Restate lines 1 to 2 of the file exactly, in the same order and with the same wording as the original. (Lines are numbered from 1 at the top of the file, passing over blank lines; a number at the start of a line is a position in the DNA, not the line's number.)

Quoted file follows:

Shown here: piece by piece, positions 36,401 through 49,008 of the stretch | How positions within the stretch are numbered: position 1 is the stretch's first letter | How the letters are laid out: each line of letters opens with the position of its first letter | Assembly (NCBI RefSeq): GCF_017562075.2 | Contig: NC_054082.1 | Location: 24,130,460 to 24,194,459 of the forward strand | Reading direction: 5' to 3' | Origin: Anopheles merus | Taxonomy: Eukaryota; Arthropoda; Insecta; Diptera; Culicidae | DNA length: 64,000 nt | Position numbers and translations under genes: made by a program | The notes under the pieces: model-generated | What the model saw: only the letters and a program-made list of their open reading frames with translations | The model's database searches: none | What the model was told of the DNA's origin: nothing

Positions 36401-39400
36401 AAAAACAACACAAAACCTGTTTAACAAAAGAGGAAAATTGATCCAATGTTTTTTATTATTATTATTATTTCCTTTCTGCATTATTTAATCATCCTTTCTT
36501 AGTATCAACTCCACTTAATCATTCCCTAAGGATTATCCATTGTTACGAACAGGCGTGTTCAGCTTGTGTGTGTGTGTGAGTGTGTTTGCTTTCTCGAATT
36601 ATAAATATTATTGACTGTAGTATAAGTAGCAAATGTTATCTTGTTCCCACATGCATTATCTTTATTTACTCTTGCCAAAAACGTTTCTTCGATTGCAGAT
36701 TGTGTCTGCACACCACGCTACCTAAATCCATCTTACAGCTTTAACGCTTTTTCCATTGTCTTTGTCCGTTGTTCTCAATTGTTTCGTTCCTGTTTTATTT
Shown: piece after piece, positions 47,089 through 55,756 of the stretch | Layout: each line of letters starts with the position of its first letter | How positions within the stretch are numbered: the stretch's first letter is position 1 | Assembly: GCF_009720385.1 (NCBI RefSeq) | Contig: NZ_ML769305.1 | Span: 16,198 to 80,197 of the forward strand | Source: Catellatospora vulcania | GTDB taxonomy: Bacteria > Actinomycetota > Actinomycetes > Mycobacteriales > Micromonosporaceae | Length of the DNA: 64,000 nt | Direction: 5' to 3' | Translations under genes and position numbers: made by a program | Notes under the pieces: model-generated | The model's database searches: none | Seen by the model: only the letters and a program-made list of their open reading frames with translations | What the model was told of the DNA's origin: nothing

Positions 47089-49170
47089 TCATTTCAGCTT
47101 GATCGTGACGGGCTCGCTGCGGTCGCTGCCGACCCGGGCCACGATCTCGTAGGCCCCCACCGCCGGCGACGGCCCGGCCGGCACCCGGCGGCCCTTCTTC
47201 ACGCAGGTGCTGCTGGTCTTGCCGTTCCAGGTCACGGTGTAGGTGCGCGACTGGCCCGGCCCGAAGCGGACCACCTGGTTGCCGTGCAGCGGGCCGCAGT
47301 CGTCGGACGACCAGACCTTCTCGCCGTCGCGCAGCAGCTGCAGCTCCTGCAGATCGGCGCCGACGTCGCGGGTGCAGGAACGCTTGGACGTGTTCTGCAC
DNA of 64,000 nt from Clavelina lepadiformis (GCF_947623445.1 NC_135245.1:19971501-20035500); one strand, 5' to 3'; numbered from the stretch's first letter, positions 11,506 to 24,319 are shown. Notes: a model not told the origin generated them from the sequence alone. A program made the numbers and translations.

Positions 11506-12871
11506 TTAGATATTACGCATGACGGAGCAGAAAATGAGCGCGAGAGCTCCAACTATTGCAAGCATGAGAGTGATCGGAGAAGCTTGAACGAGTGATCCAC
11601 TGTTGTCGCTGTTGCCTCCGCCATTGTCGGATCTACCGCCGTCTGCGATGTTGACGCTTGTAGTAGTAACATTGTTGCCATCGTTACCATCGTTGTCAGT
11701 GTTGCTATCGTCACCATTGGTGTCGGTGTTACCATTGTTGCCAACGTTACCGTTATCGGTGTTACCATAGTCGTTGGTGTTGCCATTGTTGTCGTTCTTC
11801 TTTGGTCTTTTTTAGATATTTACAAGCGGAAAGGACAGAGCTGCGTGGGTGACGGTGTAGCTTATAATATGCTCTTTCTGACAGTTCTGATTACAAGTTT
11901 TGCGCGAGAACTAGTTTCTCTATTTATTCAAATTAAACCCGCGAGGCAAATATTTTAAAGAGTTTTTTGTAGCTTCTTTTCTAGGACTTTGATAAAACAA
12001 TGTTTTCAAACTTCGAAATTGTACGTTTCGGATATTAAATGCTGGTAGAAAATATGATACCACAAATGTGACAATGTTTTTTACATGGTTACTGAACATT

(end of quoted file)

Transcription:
Shown here: piece by piece, positions 36,401 through 49,008 of the stretch | How positions within the stretch are numbered: position 1 is the stretch's first letter | How the letters are laid out: each line of letters opens with the position of its first letter | Assembly (NCBI RefSeq): GCF_017562075.2 | Contig: NC_054082.1 | Location: 24,130,460 to 24,194,459 of the forward strand | Reading direction: 5' to 3' | Origin: Anopheles merus | Taxonomy: Eukaryota; Arthropoda; Insecta; Diptera; Culicidae | DNA length: 64,000 nt | Position numbers and translations under genes: made by a program | The notes under the pieces: model-generated | What the model saw: only the letters and a program-made list of their open reading frames with translations | The model's database searches: none | What the model was told of the DNA's origin: nothing

Positions 36401-39400